Finance is usually distinguished from the ‘real economy’ to isolate those parts of an economic system that are most directly engaged in production or consumption. However, this shouldn’t suggest that a financial system cannot reveal anything new about the ‘real economy’ not already measured. The condition of a monetary system can be indicative of an area’s broader economic reality. For periods remote enough in the past that economic data is scarce, one of the most valuable economic indicators is the coinage. This is true for France just after the High Middle Ages, when a king, Philip IV, dealt with temporary fiscal challenges in an era before sovereign borrowing by debasing the coinage.
Medieval French Money
Around the year 800, the Emperor Charlemagne introduced a new monetary standard to France based on a single coin, the silver denier. Centuries later, the principal coin in France during the High Middle Ages (1000-1250) remained the denier. However, there was no centralized authority minting coins for all of France. Rather, counts and other local rulers issued their own coins, a system that reflected the decentralized structure of virtually all European monarchies at the time.
Even in the mid-13th century, at the end of the High Middle Ages, in France and elsewhere in Europe, most coins were issued in small denominations with large coins a rarity barely in existence anywhere. This made large transactions and hoards of money quite massive in terms of number of coins. For example, while in Paris in 1260, King Henry III of England received £1,000 from his treasury back in England. It was delivered entirely in pennies which took three days to accumulate. Officials aggregating the requisite number of coins, 240,000 in all, were paid nine shillings, eight pence in overtime wages for their mammoth effort.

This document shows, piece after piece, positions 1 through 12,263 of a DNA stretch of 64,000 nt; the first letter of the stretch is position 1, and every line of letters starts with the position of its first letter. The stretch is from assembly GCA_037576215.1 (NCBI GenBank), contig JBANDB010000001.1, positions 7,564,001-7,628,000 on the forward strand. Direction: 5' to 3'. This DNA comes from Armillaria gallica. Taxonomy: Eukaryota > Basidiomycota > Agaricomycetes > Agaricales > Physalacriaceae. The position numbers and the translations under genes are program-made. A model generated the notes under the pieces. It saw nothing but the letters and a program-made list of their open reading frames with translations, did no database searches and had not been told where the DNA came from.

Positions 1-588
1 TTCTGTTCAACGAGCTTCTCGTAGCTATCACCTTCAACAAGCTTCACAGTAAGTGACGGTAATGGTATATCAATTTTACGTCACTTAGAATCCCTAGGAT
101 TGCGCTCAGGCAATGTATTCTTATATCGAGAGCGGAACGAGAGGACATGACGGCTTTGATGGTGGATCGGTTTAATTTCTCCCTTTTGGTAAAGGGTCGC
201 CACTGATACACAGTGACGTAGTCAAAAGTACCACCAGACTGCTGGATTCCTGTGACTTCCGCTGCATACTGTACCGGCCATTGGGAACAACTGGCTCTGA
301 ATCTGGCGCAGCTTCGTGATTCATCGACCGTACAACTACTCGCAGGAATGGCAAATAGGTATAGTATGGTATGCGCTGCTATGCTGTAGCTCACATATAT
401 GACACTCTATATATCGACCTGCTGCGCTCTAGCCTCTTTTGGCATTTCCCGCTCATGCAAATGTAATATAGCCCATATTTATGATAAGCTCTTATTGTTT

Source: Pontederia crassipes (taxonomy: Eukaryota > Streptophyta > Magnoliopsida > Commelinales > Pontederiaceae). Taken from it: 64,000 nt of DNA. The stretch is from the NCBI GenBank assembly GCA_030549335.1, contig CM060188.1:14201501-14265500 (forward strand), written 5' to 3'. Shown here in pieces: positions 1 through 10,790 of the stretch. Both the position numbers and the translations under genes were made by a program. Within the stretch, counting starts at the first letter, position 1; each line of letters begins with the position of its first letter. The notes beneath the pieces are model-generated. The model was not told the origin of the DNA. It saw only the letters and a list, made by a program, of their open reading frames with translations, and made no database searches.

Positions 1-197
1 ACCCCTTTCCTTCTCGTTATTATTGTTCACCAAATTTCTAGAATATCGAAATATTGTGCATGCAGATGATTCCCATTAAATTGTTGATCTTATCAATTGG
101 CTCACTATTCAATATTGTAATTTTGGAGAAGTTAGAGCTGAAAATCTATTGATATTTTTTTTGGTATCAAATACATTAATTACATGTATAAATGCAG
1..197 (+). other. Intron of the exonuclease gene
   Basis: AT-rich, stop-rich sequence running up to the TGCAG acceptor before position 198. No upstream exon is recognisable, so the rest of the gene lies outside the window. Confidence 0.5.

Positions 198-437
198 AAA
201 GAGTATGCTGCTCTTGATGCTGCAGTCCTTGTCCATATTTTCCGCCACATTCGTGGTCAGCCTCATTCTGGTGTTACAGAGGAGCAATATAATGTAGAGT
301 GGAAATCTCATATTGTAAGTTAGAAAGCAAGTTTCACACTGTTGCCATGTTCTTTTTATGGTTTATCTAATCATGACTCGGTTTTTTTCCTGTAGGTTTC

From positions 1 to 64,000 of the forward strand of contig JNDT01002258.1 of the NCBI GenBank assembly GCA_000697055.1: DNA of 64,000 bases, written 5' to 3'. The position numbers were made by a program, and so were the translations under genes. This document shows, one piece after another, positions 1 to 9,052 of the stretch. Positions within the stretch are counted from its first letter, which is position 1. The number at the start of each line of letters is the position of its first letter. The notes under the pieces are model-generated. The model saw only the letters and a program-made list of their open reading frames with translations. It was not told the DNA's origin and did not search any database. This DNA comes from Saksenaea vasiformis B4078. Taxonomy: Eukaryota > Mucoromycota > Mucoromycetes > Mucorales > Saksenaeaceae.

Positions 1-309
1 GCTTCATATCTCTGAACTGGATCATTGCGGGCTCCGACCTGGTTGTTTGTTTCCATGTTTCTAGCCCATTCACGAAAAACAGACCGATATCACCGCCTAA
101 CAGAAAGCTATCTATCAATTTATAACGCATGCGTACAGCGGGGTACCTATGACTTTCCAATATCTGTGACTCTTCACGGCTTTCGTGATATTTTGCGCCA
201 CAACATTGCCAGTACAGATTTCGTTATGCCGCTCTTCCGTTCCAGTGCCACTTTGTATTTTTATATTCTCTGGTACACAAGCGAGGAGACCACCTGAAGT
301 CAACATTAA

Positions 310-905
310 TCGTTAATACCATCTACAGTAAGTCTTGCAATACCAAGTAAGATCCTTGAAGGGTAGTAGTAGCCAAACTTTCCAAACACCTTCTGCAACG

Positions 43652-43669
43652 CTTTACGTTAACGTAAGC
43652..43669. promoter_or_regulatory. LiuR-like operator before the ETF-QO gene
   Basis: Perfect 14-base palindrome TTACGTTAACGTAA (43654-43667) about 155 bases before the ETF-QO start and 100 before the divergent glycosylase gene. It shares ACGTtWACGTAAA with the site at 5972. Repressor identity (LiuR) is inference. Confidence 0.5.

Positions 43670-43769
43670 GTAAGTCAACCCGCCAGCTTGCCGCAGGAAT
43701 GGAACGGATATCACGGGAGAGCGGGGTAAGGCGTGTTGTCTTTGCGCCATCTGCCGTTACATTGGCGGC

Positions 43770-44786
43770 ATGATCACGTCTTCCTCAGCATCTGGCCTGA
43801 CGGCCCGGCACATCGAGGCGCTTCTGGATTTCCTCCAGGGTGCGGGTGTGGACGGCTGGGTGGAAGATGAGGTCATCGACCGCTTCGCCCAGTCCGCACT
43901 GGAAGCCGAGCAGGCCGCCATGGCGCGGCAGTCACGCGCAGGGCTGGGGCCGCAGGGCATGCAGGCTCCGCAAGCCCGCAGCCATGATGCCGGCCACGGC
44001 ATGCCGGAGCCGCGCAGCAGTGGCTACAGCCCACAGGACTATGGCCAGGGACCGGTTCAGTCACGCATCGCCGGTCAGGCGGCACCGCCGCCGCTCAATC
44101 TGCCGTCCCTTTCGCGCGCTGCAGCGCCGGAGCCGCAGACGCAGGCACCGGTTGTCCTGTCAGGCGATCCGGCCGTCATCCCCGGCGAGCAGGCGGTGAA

This monetary structure began to change under the reign of Louis IX in France, who was canonized a saint after his death. The king was a contemporary of Henry III, and perhaps his monetary reforms were in some way inspired by the travails of his vassal, Henry III, in transferring funds to France. In any case, Saint Louis introduced a new coin, the gros tournois, also called the tornesel, in 1266. This was a large coin, worth twelve deniers, inspired by other large denomination coins recently introduced in Italy. The 4.2-gram silver coin was produced at Tours, from which the name ‘tournois’ derived.
So deprived of large coins was the continent that use of the gros tournois, and its imitations, spread all over Europe. Records show that the court of King Edward I of England made use of the gros tournois, especially in paying the expenses of diplomatic missions in the late 1280s. An imitation of the coin was also produced by Floris V of Holland. Part of the appeal was its design. The coin featured a ring of twelve lilies around the edge of the reverse side, denoting its value of twelve deniers. But more importantly, this design made it more obvious if someone had scraped off metal from the edge of the coin, a common criminal practice. The gros tournois continued to be minted under the reign of Louis IX’s successor Philip III.
Philip IV succeeded Philip III in 1285; his contentious rule would be marked by his government’s financial troubles. Among the causes of the strain was a war underway against the English king, Edward I, who then also controlled the region of Gascony in today’s southwestern France. Causing further trouble for Philip, the English made allies in French-controlled Flanders and the fighting lasted from 1294 to 1305. The war was expensive for both sides and in the end, it was all for naught; the peace treaty after the war merely returned the state of France to the status quo ante bellum.
In funding the war, Philip IV was guided by Etienne Barbette, who served as a finance minister to the King and as head of the state mint during much of his rule. Taxes funded part of the war’s cost but so too did seigniorage, the profit derived from producing currency. Philip and Barbette suspended production of the gros tournois in 1295 and began to produce coins that had less metal content than their official value would demand.